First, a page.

1. Hormonal disorders
  2. Lupus: Lupus is an autoimmune disease that causes the immune system to begin to attack the tissues. This will, therefore, cause the cells to start to swell and get inflamed, severe pains and damages to the nerve endings.
  3. Arterial blockages which can affect the renal arteries
  4. Acute or chronic Kidney failure
  5. Glomerulonephritis
  6. Lupus nephritis
  7. Kidney transfer rejection
  8. Some obstructive diseases of the urinary tract such as stones in the urinary tract causing urolithiasis

Another cause of hyperkalemia can be as a result of the intake of drugs. This kind of hyperkalemia is known as Drug-Induced Hyperkalemia.

Once your body can’t properly handle and eliminate potassium regularly, taking some medicines which naturally shouldn’t pose any problems will become an issue for you.

For some drugs, one of their side effects is the high surge of potassium that is seen within the bloodstream just after the metabolism of the pill occurs.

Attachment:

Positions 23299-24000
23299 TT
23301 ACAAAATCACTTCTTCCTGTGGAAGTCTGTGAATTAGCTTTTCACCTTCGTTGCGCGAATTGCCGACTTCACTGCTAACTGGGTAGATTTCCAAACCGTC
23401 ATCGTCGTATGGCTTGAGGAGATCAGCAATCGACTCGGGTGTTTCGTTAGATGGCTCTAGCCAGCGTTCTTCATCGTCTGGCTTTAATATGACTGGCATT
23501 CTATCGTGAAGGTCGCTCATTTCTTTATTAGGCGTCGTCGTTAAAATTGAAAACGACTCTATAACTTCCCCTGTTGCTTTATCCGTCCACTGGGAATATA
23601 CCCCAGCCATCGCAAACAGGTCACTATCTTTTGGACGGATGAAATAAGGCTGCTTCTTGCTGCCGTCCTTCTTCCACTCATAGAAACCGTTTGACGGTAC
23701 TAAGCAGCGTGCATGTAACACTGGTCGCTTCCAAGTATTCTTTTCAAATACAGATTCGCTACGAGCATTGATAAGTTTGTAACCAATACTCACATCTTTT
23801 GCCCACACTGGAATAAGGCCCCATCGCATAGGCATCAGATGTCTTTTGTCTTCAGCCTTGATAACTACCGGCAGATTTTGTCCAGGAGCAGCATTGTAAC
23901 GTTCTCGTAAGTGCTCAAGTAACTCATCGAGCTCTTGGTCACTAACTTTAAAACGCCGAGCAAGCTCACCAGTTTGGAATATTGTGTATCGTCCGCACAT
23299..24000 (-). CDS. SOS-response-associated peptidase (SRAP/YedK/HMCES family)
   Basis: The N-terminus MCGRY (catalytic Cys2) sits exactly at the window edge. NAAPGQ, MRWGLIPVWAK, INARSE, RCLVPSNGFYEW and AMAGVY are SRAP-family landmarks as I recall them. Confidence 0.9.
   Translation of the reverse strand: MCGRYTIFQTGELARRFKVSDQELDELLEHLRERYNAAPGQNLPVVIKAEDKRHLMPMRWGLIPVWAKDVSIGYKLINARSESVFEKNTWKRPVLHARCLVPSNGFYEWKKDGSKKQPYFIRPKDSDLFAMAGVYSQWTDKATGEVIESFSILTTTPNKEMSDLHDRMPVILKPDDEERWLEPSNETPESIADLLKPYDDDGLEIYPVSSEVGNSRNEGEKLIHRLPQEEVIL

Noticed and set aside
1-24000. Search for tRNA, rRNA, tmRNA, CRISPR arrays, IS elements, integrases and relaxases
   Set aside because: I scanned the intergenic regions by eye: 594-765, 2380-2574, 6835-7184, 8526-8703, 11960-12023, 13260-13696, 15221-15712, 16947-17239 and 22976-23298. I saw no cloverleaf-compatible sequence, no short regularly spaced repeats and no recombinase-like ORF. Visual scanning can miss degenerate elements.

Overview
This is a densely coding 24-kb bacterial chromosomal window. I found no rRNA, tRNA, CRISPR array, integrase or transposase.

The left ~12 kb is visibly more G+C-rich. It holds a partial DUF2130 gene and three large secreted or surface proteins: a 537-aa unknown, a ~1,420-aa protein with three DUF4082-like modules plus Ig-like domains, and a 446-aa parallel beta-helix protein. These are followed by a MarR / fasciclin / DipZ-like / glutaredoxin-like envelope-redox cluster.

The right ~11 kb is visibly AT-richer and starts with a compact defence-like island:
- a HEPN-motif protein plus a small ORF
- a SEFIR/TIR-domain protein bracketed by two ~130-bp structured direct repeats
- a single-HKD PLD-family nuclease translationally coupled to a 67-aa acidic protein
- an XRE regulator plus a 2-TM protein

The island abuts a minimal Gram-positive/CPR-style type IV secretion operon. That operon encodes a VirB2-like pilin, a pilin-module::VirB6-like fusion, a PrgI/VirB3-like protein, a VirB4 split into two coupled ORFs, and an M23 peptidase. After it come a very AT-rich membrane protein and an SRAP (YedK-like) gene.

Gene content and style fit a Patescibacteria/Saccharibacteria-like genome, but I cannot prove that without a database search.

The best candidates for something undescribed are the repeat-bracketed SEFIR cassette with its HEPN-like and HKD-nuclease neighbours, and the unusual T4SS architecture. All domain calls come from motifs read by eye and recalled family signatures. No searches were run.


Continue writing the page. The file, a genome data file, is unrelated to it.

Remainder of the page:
Below is a list of some drugs that have the tendency to spike up the blood potassium levels in the body;

  1. Drugs that are used to regulate blood pressure such as Angiotensin Converting Enzyme (ACE) inhibitors, Beta Blockers and Angiotensin Receptor Blockers (ARBs) can all cause hyperkalemia.
  2. Some herbal supplements such lily of the valley, milkweed, Siberian ginseng, Hawthorne berries and so on.
  3. Blood thinners such as heparin
  4. Non-Steroidal anti-inflammatory drugs (NSAIDs)
  5. Some potassium supplements
  6. Potassium diuretics including amiloride, and so on
  7. Antibiotics such as amoxicillin and so on.

Research has shown that the adrenal glands also has been seen to cause hyperkalemia. Generally, the adrenal glands are small glands that are seen to be sitting on the top of the kidney.

They are responsible for the production of some hormones such as aldosterone and cortisol. These two hormones are vital in the body.

Aldosterone is responsible for the regulation of the absorption of both water and sodium by the kidneys and potassium excretion out of the kidneys.

In other words, aldosterone helps regulate the kidneys to absorb water and sodium and to expel potassium out of the kidneys.